But this fear was working at a subconscious level, because, as Helen would readily tell you, tell anyone, she told several colleagues at work last week over her last mid-morning coffee before being fired – “What can you do?”

Several nods, a meaningful silence, and the simultaneous slurping of coffee and tea acknowledged the profundity of her comment.

With such a shrug of her shoulders, and a near meaningless verbal quip, Helen had done away with years of accumulated agonizing fears.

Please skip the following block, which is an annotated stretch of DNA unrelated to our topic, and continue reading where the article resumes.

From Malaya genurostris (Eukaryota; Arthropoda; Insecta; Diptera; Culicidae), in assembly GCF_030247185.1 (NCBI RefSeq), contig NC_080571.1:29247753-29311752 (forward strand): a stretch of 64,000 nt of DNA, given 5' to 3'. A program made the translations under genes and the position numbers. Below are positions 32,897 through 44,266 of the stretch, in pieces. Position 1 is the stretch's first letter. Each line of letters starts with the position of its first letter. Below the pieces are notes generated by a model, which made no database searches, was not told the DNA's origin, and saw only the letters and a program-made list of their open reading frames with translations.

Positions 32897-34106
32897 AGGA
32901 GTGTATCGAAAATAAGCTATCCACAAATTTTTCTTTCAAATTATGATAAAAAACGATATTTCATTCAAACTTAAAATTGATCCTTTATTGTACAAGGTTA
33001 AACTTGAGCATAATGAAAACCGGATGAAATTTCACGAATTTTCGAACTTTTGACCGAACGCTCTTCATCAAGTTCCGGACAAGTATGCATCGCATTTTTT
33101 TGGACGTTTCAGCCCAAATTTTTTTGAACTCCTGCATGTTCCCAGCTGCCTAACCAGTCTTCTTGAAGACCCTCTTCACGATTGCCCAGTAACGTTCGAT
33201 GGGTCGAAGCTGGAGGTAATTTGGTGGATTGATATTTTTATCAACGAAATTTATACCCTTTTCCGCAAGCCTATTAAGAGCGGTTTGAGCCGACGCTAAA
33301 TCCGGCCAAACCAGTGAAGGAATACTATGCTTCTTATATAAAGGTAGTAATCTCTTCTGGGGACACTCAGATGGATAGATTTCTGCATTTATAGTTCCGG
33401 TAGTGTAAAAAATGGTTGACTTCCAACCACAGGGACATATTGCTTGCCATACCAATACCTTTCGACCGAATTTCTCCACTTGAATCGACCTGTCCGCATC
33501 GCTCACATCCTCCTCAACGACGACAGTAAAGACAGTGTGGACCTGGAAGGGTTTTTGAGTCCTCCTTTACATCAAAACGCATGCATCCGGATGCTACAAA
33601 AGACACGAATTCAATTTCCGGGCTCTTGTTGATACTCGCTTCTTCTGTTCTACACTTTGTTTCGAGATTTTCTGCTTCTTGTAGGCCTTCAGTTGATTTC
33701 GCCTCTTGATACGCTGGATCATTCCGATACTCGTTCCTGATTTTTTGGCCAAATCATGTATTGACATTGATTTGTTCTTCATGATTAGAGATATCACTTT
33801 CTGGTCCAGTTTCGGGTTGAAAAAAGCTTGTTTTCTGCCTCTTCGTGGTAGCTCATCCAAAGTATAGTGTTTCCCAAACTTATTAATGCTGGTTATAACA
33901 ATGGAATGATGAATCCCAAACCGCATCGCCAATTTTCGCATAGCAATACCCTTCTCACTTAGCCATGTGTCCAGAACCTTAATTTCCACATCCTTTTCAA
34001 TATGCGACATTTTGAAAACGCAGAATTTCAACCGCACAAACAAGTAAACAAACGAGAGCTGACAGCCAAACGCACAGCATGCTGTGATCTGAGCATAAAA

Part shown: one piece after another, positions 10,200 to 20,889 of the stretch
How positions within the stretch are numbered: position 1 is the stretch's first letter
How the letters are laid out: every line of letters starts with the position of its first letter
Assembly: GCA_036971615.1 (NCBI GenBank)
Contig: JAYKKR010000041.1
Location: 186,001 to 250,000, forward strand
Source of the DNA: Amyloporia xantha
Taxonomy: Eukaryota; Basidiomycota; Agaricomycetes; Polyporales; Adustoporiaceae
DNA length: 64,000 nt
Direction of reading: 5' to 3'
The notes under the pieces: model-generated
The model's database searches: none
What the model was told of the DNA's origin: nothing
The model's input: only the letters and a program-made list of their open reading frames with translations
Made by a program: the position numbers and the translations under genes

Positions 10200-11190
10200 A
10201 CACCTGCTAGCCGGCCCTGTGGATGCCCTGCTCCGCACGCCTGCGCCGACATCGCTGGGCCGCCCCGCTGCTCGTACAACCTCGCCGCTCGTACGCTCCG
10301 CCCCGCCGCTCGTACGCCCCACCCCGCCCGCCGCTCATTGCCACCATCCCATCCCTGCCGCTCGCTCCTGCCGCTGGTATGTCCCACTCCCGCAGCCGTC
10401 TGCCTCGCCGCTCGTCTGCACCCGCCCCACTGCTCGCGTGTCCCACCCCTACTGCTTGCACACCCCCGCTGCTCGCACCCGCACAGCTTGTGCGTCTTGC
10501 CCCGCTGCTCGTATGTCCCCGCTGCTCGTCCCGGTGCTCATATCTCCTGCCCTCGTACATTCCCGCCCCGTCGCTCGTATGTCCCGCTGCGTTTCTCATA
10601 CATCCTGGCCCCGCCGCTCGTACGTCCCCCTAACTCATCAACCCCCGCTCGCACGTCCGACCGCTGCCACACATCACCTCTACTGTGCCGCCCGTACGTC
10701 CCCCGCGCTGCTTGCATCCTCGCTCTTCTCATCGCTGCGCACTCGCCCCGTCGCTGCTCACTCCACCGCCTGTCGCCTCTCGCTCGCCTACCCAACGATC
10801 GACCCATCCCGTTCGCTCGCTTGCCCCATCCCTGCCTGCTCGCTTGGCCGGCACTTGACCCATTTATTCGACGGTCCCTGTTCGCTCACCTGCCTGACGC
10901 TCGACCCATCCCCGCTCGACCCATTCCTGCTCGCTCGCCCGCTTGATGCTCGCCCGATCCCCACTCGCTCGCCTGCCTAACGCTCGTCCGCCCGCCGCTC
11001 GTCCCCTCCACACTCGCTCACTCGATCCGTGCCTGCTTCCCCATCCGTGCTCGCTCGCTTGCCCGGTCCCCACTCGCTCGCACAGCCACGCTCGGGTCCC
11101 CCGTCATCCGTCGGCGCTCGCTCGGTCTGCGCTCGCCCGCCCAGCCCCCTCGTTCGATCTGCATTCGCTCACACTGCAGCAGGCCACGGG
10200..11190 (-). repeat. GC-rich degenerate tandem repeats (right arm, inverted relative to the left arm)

Walking home that Summer’s day (she had been fired and asked to clear out her desk just before she would have left anyway), the wind in her hair, the level of moisture in the air being beyond tolerable, it just now starting to rain, Helen simply shrugged her shoulders. Yes, she was annoyed. Certainly, she didn’t want her hair to be exposed to such intolerable conditions. Certainly, she didn’t want to be told that her services, presence, offensive emails and efforts were no longer required. Yes it was all intolerable, but with the tolerance of a wise old man she raised her gaze from the ground, stuck her chin out and walked head held high, her hair blowing about her, absorbing a bucket-full of this beautiful day’s moisture, and as the rain came down, it all of a sudden poured, it was a downpour of once in a month proportions, she didn’t swear, or hiss or kick at a dustbin she just walked past, she didn’t scream, which she wasn’t beyond doing at the least provocation, she didn’t raise her voice, she wasn’t even talking to herself, she wasn’t even keeping it all in – there was nothing to keep in – she smiled; Helen smiled.